Testo ricavato da Cancer Research UK
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|What reflexology is Reflexology has been used for centuries. It is thought to have been developed originally by the ancient Egyptians. It is one of the most popular types of complementary therapies in the UK among people with cancer.
Reflexology means applying pressure and massage to areas on your feet and hands. The feet are the most common area to treat.
According to reflexologists, you have ‘reflex areas’ in your feet that match every part of your body. Therapists claim that there is a map of the left side of your body on your left foot, and the right side of your body on your right foot. For example, your left big toe represents the left side of your head, and a point around the ball of your right foot represents your right lung. These maps can vary a little between different branches of reflexology.
How reflexology works
There is no scientific evidence to prove that reflexology really works. Reflexologists believe that having your feet pressed and massaged in a systematic way stimulates the corresponding organs in your body. This releases your body’s natural healing powers and restores health. A reflexologist will gently press your feet to assess your state of health. Pressing these areas is thought to start the healing process, working on 'energy pathways' similar to those used in acupuncture. A sharp or tender feeling (or sometimes what reflexologists describe as a ‘crunchy sensation’) can indicate that an area of your body is out of balance. Therapists think that you become ill when energy pathways are blocked, and unblocking them can restore energy and balance.
Why people with cancer use reflexology
People with people with cancer may try reflexology as a way to
Relax and cope with stress and anxiety
Help relieve pain
Help lift their mood and give a feeling of well being.
Some people think that reflexology can help boost the immune system, fight off colds, bacterial infections, help with sinus problems, back problems, hormonal imbalances, infertility and digestive problems. At the moment there is little or no scientific evidence to prove that reflexology helps any of these conditions.
Evidence on reflexology for people with cancer
There is no scientific evidence to prove that reflexology can cure or prevent any type of disease, including cancer. But there are a few studies to suggest that it may help people with cancer and some other illnesses.
Several studies have looked at using reflexology to help with cancer symptoms such as pain, sickness and anxiety. Results from these studies are mixed and most involved small numbers of patients so it is difficult to see if the reflexology had any effect. Some studies had no control group, or the control group did not have a similar intervention to the reflexology. Again, this makes it difficult to see if it is the reflexology that is causing any difference between the groups. It could be the attention of the therapist that helps people to feel relaxed, for instance, rather than the reflexology itself.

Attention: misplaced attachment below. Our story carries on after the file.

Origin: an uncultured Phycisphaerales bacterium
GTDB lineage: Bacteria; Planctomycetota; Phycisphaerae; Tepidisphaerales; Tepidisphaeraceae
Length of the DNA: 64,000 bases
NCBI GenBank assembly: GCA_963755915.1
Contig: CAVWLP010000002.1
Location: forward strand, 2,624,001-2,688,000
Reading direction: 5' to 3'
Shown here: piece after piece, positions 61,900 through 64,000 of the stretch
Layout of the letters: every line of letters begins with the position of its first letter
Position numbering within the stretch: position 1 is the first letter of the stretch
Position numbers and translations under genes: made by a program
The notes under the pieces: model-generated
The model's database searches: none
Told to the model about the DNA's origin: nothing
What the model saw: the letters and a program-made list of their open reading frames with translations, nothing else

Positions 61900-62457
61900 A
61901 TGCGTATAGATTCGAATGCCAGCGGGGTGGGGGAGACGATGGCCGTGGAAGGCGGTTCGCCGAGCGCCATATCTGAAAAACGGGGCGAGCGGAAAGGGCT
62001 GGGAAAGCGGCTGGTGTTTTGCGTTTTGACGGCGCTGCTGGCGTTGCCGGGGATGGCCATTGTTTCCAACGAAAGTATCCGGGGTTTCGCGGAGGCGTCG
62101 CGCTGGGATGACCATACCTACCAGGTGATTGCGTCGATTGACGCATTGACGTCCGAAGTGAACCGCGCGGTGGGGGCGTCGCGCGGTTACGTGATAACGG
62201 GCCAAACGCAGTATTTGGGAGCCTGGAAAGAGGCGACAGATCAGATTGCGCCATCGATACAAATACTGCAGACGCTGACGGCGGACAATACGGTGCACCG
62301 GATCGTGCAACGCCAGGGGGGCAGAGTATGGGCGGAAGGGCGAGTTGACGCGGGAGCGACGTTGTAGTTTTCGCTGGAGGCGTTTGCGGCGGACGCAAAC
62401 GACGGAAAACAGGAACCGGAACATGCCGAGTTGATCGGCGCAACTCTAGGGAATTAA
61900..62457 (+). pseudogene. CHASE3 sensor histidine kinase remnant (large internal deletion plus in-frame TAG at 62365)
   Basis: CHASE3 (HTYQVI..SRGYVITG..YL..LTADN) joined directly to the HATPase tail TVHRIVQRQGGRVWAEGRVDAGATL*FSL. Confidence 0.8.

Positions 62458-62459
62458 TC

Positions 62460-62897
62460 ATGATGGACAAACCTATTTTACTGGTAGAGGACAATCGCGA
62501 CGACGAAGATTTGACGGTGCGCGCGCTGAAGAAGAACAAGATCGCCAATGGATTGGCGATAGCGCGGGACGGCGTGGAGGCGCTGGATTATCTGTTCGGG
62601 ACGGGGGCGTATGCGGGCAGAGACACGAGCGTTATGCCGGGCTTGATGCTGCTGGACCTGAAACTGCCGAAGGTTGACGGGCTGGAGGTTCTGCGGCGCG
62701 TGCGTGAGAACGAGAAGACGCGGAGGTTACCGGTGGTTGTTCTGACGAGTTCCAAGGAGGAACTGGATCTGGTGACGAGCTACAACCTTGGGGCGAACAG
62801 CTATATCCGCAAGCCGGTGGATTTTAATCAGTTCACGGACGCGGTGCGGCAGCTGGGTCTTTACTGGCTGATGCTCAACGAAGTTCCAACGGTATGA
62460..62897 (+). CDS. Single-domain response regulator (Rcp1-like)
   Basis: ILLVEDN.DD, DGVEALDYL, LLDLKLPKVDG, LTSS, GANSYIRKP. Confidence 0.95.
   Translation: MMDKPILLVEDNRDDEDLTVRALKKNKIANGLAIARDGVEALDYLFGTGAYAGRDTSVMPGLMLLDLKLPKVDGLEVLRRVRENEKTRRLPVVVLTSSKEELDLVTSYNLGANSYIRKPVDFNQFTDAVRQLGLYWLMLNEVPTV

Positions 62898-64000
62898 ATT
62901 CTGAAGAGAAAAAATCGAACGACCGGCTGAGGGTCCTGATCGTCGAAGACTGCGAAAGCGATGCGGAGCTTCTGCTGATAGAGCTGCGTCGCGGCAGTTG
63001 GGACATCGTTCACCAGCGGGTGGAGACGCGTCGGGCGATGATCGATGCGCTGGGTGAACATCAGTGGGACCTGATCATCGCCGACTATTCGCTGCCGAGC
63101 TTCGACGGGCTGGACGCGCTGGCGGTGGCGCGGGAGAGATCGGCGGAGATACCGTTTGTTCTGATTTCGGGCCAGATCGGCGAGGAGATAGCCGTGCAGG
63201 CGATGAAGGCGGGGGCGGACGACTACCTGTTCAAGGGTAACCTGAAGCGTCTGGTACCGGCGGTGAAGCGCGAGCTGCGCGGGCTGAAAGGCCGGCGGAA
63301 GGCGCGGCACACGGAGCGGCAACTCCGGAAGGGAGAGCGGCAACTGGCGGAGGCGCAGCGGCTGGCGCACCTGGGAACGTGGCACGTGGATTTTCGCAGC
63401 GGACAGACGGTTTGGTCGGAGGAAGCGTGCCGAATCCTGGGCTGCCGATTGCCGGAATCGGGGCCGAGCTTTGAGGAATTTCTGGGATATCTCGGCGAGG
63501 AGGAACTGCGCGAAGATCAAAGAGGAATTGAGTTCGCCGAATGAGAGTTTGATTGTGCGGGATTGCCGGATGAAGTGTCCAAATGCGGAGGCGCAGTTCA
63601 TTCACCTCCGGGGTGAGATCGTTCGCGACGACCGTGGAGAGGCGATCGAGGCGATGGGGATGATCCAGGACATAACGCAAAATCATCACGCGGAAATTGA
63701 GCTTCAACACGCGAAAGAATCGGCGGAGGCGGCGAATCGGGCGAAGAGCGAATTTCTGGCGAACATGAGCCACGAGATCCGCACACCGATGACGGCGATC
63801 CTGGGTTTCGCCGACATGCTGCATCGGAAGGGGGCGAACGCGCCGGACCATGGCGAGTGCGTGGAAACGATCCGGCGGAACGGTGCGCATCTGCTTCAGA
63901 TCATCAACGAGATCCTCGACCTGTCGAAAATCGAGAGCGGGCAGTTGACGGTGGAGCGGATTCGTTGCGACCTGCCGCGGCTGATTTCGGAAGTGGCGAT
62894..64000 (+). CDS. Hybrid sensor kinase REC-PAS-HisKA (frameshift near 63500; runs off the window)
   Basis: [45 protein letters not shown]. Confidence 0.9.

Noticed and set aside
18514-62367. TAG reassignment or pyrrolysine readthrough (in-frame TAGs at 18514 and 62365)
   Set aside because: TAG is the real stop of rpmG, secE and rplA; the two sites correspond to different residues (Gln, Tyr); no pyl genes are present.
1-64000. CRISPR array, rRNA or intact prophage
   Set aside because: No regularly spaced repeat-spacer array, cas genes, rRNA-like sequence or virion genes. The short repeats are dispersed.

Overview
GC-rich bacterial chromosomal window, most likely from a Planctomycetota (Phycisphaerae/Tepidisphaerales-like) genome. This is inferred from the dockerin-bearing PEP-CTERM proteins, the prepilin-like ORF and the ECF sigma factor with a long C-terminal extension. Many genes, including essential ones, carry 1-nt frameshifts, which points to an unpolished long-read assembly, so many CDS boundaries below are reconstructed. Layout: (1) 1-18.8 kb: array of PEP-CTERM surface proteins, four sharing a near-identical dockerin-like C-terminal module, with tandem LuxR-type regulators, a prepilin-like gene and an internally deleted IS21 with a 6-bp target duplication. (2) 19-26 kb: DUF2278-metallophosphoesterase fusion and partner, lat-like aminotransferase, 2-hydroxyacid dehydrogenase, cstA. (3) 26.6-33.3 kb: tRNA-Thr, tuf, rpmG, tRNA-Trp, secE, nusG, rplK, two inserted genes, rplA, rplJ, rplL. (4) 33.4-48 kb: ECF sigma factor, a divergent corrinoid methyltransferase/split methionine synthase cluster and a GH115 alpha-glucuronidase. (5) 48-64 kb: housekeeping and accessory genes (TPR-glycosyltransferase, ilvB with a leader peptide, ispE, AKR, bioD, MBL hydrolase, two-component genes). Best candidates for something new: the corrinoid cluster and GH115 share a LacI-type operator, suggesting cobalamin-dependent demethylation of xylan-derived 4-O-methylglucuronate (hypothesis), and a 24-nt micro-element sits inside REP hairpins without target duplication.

A study in 2007 found that reflexology given by their partners reduced pain and anxiety in people with metastatic cancer. There is more information about this study in the what's new in complementary therapy section. But we still need more research before we will know if reflexology really does help people with cancer.
What reflexology involves
On your first visit, your reflexologist will ask you some general questions about your health, lifestyle and medical history. If they have any concerns that reflexology could interfere with your health, or with any drugs you are currently taking, they might ask to speak to your GP. There may be situations where your doctor does not recommend reflexology.
A reflexology session usually lasts between 45 to 60 minutes. You’ll usually lie down for the treatment or sit in a reclining chair. Your reflexologist will use their fingers and thumbs to apply pressure to your feet or hands. Pressure on some areas may be uncomfortable. Your therapist may tell you that this discomfort relates to problems in a particular part of your body. But reflexology shouldn’t be painful. It’s important to tell the therapist if you are in any pain or want them to stop. But most people say that having reflexology feels relaxing and soothing.
Your reflexologist may suggest a course of treatments rather than just one. If you are paying for your treatments, this can be expensive, so always check with your therapist how much they charge and how many sessions they recommend before booking your treatment.
Side effects of reflexology
Generally, reflexology appears to be safe and doesn’t cause many side effects. Because most people feel relaxed after a treatment you might feel a bit light headed. Others report
Wanting to go to the toilet (to pass urine) more often
Tell your reflexologist about any side effects that you have.
Who shouldn’t use reflexology
If you have cancer, you should see a reflexologist who has training in treating people with cancer. This is because there are specific points on the feet that they need to avoid, or where they should only apply very gentle pressure.
People with diabetes should always ask their doctor before having reflexology. This is because it may interfere with drugs for diabetes. It is also not advisable to have reflexology in the first 3 months of pregnancy.
Other conditions where reflexology might not be suitable include
Circulatory problems of the feet
Low platelet count – which means you may bruise or bleed more easily
If you have any of these conditions check with your doctor before having reflexology.